FST's The Curious Incident of the Dog in the Night-Time a Stirring Journey
I’ve been “curious” to see Florida Studio Theatre’s production (a regional premiere) of Simon Stephens’ The Curious Incident of the Dog in the Night-Time ever since it was announced as part of the season. I had read the book by Mark Haddon some time ago, and productions of the stage adaptation both in New York and London had received high praise.
Although I knew that FST’s production might not have all the technological bells and whistles the original stagings did (budgets differ, after all), I wasn’t disappointed by the way director Richard Hopkins and his team, including scenic designers Isabel and Moriah Curley-Clay, lighting designer Thom Beaulieu, sound designer Thomas Korp and projection designer Bobby Johnston devised their presentation allowing us into the mind of 15-year-old protagonist Christopher Boone (Alexander Stuart). Christopher is a boy who’s very good at maths but has trouble interacting with other people and big issues with noise, lights, etc. (He’s somewhere on the autism spectrum.)
Christopher has been living with his father Ed (Todd Licea) in Swindon, England, going to a special school where teacher Siobhan (Ashton Heyl) understands his special needs and helps him deal with his condition while encouraging him to write frequently in his notebook. The pages start to really fill up when a neighbor’s dog, Wellington, is found dead, speared by a big gardening fork, in the back yard. Christopher was fond of Wellington, and is attracted by the idea of solving the mystery.
That involves talking to his neighbors, including Wellington’s angry owner (Liz Power) and a kindly older lady (Ann Gundersheimer), which is hard for Christopher. Beyond that, his investigation soon gets him into trouble with the local police and with his father, his sole caregiver in light of the disappearance of Christopher’s mother (Rachel Moulton). But the truth about his mother and other truths, too, begin to surface, leading Christopher on a solo journey to London that tests him in ways it takes great courage to face.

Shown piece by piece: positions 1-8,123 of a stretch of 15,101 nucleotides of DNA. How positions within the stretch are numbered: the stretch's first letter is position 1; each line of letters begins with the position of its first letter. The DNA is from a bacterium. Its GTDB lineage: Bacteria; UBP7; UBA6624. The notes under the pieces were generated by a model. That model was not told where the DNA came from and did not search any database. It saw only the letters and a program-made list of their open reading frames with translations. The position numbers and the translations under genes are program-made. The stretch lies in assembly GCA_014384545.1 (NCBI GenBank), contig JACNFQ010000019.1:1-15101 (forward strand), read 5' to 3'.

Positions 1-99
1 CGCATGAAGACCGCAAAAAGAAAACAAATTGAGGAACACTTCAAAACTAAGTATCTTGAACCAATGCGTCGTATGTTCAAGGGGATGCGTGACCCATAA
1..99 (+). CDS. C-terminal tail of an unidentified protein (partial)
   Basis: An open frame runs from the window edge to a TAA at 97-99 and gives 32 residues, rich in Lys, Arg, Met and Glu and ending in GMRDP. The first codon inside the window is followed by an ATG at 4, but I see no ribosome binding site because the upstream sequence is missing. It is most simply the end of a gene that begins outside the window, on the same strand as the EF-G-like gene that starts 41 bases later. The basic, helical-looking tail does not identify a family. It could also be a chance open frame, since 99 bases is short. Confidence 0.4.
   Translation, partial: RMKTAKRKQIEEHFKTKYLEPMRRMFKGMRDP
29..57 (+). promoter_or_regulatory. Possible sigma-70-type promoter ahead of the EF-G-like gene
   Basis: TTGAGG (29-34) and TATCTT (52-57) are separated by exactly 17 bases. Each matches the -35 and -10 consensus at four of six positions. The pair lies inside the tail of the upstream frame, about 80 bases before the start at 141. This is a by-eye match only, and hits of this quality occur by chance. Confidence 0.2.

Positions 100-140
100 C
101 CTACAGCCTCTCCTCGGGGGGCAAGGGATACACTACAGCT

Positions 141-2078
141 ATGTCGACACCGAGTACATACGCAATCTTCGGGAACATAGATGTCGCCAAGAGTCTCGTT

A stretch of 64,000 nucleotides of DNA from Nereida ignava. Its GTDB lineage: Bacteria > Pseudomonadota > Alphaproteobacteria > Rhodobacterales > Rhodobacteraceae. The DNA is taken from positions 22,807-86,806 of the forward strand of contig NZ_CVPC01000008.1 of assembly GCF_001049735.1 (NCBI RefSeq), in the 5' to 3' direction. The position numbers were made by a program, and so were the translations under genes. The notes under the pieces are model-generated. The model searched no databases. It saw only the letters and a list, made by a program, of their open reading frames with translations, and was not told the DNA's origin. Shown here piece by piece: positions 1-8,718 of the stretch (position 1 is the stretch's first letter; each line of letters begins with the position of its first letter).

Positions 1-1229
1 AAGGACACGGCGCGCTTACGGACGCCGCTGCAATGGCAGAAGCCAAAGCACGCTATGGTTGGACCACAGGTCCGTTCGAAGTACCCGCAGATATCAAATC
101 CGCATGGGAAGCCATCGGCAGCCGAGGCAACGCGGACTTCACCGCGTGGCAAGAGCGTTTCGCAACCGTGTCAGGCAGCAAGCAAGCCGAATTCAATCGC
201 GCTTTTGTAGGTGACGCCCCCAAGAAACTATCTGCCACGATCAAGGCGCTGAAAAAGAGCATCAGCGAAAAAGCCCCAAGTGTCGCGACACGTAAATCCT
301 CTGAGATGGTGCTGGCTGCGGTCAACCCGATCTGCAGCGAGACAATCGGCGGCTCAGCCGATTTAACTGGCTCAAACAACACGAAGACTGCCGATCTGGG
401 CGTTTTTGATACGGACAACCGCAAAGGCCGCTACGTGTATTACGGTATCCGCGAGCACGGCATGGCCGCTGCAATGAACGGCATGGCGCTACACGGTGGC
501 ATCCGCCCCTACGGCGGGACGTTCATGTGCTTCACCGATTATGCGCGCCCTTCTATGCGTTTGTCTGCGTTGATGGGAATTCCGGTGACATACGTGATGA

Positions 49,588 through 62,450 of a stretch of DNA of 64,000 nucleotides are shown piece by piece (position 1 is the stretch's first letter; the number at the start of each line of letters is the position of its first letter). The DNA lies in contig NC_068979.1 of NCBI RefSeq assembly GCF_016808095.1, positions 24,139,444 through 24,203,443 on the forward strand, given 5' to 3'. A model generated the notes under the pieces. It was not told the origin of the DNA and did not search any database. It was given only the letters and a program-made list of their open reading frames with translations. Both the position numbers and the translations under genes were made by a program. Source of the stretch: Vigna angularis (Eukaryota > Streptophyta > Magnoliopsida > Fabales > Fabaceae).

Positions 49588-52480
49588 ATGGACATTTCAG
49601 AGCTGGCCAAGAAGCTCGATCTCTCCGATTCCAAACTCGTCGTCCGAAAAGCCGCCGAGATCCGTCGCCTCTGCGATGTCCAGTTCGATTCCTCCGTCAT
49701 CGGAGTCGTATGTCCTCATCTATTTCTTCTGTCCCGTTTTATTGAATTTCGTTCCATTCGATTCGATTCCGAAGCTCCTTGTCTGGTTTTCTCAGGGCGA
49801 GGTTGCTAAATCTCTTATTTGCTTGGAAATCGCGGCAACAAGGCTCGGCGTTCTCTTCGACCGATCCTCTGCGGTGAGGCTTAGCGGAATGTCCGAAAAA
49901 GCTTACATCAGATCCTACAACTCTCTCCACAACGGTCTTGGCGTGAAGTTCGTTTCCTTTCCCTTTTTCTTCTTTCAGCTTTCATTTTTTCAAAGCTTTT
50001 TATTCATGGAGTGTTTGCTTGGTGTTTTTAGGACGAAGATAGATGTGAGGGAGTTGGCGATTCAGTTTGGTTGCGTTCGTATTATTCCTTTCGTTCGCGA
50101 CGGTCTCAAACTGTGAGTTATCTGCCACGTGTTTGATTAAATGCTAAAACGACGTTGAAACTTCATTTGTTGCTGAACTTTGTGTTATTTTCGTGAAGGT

Stuart (who himself is on the spectrum) portrays Christopher engagingly without ever playing up to us. Christopher is difficult to handle; he can’t be touched, doesn’t like to look anyone directly in the eye, tugs and twists the strings of his red hoodie or scratches himself, tics of his condition. But he is bright, and he is determined, traits that may just help him overcome the obstacles in his path.
Heyl as the sympathetic Siobhan, Licea as the hard-pressed father, Ed, and Moulton as a mother driven nearly frantic dealing with Christopher’s needs all support Stuart and help to convey what it must be like in the situation. Other cast members switch ably between multiple characters including a priest, policemen and fellow commuters on Christopher’s trying railroad journey.
That journey is one of the highlights of the production, utilizing the projections of flashing numbers and words, the almost overwhelming (to Christopher) sounds and lights and the movement of the railway carriage or a subway car to take us along in his mind. Sometimes the action goes by in too much of a rush, perhaps, but in general we are swept up in Christopher’s story and his world. And we are rooting for him to succeed.
The Curious Incident of the Dog in the Night-Time continues through March 24 in the Gompertz Theatre; for tickets call 366-9000 or visit floridastudiotheatre.org.